Electric Imports and the Environment: What the New England Clean Power Link Tells us About Demand
December 16, 2016
On December 5th the New England Clean Power Link (NECPL) received its Presidential Permit, a required license for any transmission project that links the U.S. power grid to that of another country. The $1.2 billion project, financed by the Blackstone Group and executed by TDI New England, will run nearly one hundred miles under Lake Champlain before the six-inch diameter cable goes an additional fifty miles underground to two substations in Vermont. Once finished in 2020, the transmission line will deliver up to 1,000-MW of Canadian-created electricity to the ISO-NE footprint.
The power will be sorely needed. New England is well-known for spurning natural gas pipeline build-out on environmental grounds, choosing to focus instead on non-dispatchable renewable resources. This will create a reliability crunch as existing resources will not meet expected demand, meaning a stable source of power generated outside the region using low-carbon technologies will be required. Eastern Canada, having an excess of hydro and wind generation capability, is a natural exporter.
As Canada continues to focus on clean power production through a number of means at all levels of government, it is more-and-more finding U.S. customers willing to buy its electricity. This is facilitated by an established integration of the U.S. and Canadian electric systems, with NERC reliability regions in Canada also operating in the United States. For these reasons, U.S. demand for Canadian electricity has more than doubled in the past decade from 24 TWh to 60 TWh (roughly equal to the 2015 generation of New Hampshire and Missouri, respectively) and will likely continue to grow in the near future.
Moving southward, the U.S.-Mexico electricity market is not as well integrated as that of the U.S. and Canada. Although, like the U.S. and Canada, Mexico utilizes a 120 V, 60 Hz electric grid, transmission lines only cross the border in three locations: southern Texas into the states of Coahuila and Tamaulipas, western Texas from El Paso into Juarez, and southern California into Baja California. Of the three areas, only Baja California is part of a U.S. reliability region. Additionally, the lines from ERCOT are DC connections, meaning that while power can flow from one region to the next additional connections will be costly.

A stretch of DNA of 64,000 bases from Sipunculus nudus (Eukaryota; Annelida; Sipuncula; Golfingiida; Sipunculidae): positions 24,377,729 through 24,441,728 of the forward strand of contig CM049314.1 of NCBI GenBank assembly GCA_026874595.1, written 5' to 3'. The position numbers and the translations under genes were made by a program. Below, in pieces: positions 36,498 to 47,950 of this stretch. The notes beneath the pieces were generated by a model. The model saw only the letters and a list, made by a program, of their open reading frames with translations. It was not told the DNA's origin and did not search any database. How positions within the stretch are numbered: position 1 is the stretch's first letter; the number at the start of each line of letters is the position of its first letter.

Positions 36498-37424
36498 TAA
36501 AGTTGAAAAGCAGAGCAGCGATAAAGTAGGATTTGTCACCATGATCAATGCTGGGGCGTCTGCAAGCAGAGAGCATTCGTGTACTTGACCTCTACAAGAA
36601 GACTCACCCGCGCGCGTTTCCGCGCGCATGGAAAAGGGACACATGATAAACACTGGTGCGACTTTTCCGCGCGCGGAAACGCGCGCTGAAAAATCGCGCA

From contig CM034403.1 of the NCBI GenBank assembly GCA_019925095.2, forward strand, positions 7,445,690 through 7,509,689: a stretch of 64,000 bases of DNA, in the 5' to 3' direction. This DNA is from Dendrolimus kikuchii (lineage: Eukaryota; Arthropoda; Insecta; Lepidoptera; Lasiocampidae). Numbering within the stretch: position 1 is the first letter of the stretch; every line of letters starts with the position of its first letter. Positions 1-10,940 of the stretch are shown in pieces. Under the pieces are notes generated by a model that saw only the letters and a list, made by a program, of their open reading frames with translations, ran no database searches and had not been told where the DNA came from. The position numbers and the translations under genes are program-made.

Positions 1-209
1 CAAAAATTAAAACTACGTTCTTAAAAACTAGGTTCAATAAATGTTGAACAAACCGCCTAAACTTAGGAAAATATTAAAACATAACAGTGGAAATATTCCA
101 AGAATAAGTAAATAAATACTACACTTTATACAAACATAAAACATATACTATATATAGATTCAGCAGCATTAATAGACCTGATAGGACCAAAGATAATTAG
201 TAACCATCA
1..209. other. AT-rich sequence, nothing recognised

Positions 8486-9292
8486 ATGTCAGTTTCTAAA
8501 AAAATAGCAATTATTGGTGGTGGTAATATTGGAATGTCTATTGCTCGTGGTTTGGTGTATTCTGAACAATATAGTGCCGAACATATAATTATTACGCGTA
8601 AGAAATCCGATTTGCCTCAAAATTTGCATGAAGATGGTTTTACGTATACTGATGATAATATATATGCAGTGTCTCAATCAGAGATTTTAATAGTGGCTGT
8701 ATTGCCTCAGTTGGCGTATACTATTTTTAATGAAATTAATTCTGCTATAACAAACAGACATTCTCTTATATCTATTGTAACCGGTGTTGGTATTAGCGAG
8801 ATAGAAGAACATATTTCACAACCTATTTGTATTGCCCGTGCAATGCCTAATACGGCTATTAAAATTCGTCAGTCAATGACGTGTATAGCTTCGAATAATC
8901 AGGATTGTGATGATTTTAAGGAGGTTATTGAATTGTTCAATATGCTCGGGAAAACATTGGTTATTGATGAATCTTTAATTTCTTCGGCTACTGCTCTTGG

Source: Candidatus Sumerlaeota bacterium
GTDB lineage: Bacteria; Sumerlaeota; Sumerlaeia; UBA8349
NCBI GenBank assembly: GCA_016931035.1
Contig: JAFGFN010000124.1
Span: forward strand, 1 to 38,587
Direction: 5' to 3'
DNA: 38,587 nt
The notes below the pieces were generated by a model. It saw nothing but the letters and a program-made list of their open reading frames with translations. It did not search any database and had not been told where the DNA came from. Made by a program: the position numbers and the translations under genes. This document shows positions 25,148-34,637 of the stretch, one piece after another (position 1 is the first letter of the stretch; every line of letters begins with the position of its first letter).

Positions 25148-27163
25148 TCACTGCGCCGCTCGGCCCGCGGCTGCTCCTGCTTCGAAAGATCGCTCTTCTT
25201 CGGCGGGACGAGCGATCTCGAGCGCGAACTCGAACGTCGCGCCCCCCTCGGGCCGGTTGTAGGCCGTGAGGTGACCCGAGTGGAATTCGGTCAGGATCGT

Looking forward, international electricity trade between the U.S. and its neighbors will continue to grow, albeit for different reasons and in different ways. As Mexico deregulates its power sector and opens up to private money and resources, flows with the U.S. will grow accordingly. At the moment higher pricing in the less-efficiently run Mexican power system are causing some generation facilities within ERCOT to sell their power into Mexican markets rather than the U.S. This could possibly result in the U.S. becoming a net exporter of electricity into Mexico in the medium term, though this would require significant changes in the present ERCOT infrastructure. Additionally, the likely inclusion of Baja California into CAISO’s energy imbalance market will increase and regularize these power trades.
From Canada, our net imports will likely continue to grow, driven by increased demand for clean energy in the eastern and western U.S. and existing transmission infrastructure in the mid-continent. Assuming current growth rates, the NECPL alone could account for more than 10% of the net electricity imported from Canada when it comes online in 2020, an amount greater than net imports from Mexico. Mid-Continent, U.S. transmission lines, much like railways, are congested a significant portion of the time, resulting in Canadian-made power often being less expensive than American. MISO is seeking to remedy this with their recent approval of the MTEP transmission enhancement project, though it will take several years for this individual projects to come to fruition.